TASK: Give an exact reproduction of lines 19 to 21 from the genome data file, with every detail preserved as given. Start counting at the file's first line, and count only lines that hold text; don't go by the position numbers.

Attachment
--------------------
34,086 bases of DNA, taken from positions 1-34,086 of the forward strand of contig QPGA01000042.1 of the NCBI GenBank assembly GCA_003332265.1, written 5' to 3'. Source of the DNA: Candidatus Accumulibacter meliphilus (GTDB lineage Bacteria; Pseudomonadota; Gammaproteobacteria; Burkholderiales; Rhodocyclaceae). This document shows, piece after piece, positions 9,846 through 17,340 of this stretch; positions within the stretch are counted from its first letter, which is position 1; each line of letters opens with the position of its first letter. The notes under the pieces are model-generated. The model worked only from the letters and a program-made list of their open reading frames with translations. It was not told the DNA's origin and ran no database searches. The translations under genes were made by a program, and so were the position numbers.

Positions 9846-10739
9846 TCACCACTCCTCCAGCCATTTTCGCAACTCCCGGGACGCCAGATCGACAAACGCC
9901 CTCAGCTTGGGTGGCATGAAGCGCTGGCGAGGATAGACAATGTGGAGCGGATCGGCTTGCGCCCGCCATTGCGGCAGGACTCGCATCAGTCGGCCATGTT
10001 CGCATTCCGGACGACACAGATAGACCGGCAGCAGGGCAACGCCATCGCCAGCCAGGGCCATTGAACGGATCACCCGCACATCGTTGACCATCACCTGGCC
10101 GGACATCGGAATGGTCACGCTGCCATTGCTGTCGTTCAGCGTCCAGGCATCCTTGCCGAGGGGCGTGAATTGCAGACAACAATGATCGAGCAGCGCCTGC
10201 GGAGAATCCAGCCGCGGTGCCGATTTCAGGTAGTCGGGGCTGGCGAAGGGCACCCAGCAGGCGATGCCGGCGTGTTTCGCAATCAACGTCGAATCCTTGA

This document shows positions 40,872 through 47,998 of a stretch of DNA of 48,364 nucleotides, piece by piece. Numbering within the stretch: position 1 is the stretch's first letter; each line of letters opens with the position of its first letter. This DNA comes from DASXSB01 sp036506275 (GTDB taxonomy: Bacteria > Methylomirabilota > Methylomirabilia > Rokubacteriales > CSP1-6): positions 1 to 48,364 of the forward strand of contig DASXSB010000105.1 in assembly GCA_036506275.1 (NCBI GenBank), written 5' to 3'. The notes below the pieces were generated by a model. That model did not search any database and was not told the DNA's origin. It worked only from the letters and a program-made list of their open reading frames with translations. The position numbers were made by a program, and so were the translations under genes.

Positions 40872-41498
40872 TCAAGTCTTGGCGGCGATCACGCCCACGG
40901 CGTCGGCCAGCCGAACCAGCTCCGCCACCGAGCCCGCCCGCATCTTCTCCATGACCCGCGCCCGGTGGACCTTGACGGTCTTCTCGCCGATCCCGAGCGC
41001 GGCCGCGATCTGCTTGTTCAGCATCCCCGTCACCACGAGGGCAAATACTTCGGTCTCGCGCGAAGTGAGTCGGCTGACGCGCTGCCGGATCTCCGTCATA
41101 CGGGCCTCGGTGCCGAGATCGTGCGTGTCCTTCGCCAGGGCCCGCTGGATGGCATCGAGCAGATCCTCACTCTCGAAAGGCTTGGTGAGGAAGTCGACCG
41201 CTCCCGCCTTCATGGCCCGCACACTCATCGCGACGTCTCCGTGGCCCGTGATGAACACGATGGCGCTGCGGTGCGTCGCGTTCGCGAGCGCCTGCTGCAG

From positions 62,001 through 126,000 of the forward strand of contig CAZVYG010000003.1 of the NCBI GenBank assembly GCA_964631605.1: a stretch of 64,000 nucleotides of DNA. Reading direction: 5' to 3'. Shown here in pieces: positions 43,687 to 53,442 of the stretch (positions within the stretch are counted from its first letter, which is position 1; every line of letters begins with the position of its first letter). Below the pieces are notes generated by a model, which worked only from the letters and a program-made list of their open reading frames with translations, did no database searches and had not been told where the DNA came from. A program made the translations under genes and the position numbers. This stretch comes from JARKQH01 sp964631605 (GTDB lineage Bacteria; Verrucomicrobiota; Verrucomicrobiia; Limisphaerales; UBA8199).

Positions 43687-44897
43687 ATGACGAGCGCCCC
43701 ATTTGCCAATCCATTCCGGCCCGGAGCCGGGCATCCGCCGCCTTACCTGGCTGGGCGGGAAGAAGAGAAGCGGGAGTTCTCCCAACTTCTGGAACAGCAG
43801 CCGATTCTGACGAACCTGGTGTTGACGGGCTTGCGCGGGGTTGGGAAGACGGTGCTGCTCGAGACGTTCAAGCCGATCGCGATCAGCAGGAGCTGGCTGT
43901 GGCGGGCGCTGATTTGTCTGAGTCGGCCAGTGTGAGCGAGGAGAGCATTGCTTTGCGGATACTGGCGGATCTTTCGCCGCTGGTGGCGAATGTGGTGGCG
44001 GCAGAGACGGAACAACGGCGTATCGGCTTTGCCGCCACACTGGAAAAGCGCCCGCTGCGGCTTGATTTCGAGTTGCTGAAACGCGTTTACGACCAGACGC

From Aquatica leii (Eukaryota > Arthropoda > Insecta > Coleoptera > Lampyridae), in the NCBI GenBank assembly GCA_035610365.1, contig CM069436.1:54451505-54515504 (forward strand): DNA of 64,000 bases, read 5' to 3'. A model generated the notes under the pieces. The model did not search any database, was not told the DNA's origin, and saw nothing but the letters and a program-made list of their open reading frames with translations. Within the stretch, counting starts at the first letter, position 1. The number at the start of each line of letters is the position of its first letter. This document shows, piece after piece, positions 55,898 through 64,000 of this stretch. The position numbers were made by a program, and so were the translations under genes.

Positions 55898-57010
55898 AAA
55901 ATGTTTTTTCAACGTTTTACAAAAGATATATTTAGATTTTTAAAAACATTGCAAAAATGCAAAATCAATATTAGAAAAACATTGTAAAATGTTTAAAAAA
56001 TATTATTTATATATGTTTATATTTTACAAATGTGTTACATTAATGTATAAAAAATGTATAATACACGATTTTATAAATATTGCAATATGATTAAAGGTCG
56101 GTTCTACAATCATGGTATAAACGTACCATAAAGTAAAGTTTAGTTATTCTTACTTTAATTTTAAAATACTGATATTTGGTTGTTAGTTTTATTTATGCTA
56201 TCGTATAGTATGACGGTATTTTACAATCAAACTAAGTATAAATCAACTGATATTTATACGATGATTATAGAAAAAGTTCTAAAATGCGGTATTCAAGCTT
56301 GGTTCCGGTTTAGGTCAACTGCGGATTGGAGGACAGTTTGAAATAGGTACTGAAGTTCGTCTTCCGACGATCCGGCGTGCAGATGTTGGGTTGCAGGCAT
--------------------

43801 CCGATTCTGACGAACCTGGTGTTGACGGGCTTGCGCGGGGTTGGGAAGACGGTGCTGCTCGAGACGTTCAAGCCGATCGCGATCAGCAGGAGCTGGCTGT
43901 GGCGGGCGCTGATTTGTCTGAGTCGGCCAGTGTGAGCGAGGAGAGCATTGCTTTGCGGATACTGGCGGATCTTTCGCCGCTGGTGGCGAATGTGGTGGCG
44001 GCAGAGACGGAACAACGGCGTATCGGCTTTGCCGCCACACTGGAAAAGCGCCCGCTGCGGCTTGATTTCGAGTTGCTGAAACGCGTTTACGACCAGACGC